How One Professor, One Student and One Class Showed that One Dollar Can Change the World

Speech Professor Tammy Voigt is a favorite among students at Indiana University Southeast. With a rare 5.0 score on, it's no wonder undergrads flock to her classes, but even this veteran instructor can still be surprised by her students now and then.

Junior level speech class, SP 324 -- Persuasion, has always opened with a warm-up speech. The goal for this assignment is for students to use the persuasive techniques that come naturally to them prior to diving into a curriculum of theory and techniques to identify where they could improve their rhetorical skills. In the past, these speeches were hypothetical in nature ("What would you do with a million dollars?"), which never seemed to be fully effective -- students were not personally invested in the process (beyond a letter grade), nor did it feel "real" to them.

So this year, Professor Voigt asked each student to bring in one dollar, which was put into an envelope, then she added a few bucks to round up to $25. This time, it was real money -- their money -- on the table. The assignment was for each student to present a persuasive discourse about why he or she deserved the cash, with the class voting and the winning speaker getting it all (and no, no one was allowed to vote for themselves).

Speeches ranged from donuts for the whole class to down payments on engagement rings to pet supplies for a special dog. There were several students who opted to request support for philanthropic causes via sending a $25 check -- which was nice to hear, but still didn't win over the class.

Enter Jonathan Ham, Senior Communication Studies major. He persuaded students to give him the cash to help the homeless -- not by sending a check, but by personal action. He even gave his classmates a choice: if he won the money, he could spend all $25 on one homeless person, or spread it around. He promised to video his experience and share it with the class.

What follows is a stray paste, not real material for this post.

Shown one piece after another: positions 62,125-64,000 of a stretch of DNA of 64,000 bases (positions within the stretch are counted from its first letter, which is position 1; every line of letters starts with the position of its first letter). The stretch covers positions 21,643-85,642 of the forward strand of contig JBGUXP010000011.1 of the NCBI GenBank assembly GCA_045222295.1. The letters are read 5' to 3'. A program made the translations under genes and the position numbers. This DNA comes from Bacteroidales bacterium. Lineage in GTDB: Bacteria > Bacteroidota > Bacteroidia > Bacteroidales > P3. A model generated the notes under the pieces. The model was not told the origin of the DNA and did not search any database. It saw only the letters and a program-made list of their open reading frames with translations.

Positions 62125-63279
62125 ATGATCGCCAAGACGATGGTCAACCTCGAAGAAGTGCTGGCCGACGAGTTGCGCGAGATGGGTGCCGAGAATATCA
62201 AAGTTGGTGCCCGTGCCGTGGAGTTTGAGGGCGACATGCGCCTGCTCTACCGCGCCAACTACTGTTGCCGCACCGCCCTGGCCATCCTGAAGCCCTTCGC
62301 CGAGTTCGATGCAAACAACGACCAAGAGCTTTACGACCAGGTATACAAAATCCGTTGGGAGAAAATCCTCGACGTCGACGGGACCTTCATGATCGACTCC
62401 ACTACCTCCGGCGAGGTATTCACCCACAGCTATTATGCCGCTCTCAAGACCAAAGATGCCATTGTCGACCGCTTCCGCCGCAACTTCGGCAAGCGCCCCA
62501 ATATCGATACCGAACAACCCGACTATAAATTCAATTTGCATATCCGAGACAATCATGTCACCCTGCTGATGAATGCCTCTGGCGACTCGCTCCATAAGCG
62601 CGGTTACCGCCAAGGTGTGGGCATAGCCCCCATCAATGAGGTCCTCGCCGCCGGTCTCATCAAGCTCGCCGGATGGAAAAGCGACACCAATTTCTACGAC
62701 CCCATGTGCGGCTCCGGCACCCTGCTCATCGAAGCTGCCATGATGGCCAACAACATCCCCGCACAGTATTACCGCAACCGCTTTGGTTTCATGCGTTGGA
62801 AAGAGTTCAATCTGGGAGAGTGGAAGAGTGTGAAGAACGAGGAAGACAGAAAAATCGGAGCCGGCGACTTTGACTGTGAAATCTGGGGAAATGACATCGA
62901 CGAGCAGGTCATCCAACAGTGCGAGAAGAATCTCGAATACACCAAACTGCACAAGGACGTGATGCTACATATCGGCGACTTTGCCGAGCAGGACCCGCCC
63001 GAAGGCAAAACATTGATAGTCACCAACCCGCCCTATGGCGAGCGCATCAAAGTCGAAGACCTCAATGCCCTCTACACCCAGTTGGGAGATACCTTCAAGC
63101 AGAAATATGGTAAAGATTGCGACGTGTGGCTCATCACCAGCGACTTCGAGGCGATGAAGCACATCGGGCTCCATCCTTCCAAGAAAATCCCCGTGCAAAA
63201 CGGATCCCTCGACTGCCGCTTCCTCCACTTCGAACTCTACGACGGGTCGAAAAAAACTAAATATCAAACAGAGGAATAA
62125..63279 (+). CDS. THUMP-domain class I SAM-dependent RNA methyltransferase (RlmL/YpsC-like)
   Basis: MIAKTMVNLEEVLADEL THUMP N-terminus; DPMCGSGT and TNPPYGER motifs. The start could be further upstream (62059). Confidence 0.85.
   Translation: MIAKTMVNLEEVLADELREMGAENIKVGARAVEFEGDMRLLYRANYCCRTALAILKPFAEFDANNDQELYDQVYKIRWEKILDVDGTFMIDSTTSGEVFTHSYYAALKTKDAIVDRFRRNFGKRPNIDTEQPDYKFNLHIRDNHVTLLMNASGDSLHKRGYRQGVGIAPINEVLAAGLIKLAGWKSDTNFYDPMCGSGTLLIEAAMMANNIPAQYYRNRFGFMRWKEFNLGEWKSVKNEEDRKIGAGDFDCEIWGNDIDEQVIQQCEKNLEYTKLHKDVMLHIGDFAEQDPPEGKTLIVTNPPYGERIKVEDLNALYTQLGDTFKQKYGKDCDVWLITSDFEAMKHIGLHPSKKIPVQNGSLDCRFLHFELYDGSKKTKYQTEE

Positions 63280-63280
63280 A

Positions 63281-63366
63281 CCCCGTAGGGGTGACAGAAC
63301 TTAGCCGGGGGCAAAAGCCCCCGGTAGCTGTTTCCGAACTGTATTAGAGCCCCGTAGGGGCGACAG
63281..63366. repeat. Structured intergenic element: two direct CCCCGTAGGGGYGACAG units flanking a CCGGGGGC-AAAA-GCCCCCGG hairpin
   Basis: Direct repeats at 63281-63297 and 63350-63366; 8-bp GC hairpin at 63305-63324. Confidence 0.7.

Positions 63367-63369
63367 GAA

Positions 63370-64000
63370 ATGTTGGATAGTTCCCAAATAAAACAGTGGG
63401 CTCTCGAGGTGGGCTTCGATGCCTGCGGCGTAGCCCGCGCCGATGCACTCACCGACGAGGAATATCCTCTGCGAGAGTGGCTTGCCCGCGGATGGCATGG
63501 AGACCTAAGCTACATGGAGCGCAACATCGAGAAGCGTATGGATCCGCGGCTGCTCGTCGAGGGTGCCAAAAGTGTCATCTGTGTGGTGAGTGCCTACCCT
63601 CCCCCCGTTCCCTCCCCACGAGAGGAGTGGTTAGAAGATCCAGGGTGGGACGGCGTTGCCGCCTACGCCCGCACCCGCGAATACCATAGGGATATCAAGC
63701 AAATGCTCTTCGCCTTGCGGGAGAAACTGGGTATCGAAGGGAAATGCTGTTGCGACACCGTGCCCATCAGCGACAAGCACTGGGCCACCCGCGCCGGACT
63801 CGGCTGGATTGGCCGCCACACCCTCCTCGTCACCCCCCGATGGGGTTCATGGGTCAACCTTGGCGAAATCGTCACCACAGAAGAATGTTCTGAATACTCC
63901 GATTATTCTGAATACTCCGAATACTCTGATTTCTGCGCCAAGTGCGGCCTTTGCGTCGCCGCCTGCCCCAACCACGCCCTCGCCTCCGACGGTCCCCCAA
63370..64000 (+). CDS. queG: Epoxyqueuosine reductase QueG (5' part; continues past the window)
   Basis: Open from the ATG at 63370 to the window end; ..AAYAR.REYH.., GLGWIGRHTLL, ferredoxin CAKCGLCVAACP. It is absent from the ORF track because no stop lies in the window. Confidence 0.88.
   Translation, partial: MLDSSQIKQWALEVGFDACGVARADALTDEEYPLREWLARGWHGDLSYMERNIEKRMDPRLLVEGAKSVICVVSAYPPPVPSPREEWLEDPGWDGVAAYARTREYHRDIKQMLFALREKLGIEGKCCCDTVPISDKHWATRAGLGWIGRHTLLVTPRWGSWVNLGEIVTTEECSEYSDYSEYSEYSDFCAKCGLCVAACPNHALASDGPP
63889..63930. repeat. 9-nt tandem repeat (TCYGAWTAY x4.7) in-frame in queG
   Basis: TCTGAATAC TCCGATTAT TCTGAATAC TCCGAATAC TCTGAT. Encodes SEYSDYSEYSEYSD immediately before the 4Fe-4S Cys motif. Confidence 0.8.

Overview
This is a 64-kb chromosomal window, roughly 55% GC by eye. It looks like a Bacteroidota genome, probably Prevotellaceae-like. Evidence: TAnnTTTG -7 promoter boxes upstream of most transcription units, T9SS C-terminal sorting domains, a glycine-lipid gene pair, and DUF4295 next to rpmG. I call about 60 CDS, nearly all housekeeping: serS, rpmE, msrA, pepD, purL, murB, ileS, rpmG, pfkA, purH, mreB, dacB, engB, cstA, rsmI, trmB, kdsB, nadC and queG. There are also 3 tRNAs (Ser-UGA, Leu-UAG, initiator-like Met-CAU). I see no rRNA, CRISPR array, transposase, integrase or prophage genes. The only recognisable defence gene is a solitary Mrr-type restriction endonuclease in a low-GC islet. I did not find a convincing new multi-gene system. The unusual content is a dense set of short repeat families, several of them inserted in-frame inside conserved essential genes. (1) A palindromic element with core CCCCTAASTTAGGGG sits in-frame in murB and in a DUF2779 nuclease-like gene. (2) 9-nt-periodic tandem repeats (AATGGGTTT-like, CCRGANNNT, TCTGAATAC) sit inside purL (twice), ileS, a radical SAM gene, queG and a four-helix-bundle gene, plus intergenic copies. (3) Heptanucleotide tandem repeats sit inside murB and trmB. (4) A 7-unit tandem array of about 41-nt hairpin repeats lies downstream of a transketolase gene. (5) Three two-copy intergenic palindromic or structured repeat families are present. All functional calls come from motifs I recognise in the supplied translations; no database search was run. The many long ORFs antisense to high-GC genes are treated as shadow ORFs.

Needless to say, he won the $25 and his classmates overwhelmingly agreed that he should spread the $25 around.

Jonathan took his cash, visited McDonald's, ordered sandwiches from the Dollar Menu, paired each sandwich with a bottle of water (donated by Professor Voigt) and hit the streets in the Louisville/Southern Indiana area, offering a meal to any homeless person he and his friend Lily encountered.

When he was finished, he crafted a video of his day, including a personal "thank you" to each of his classmates in the piece. He shared the video with the class on Wednesday, September 24.

They were overwhelmed at what an impact $25 had that day. Students watched as one of their own left his comfort zone to literally get out there and make a difference. Some realized that their work in college often goes beyond "getting the grade" -- as it should.

For Professor Voigt's part, she's happy to have turned what was always a simple classroom exercise into a powerful lesson about having a vision and persuading others to see it, and join the fight. "I feel certain that my students left that classroom understanding that fixing the problems of this world can often start with us -- and a dollar bill."

Can't wait to see what happens next year.


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Valerie Alexander is the author of Happiness as a Second Language, a #1 Seller on Amazon in both the Happiness and Self-Help categories, and the forthcoming book, Success as a Second Language: A Guidebook for Defining and Achieving Personal Success, to be published October, 2014. She runs workshops and seminars for companies and organizations seeking to maximize their results by making happiness a priority, and for women seeking greater success in the workplace.

For more from Valerie, please follow Speak Happiness on Facebook and join the SpeakHappiness mailing list, where you'll get two free Happiness Workbooks. For more by Valerie on Huffington Post, click here.

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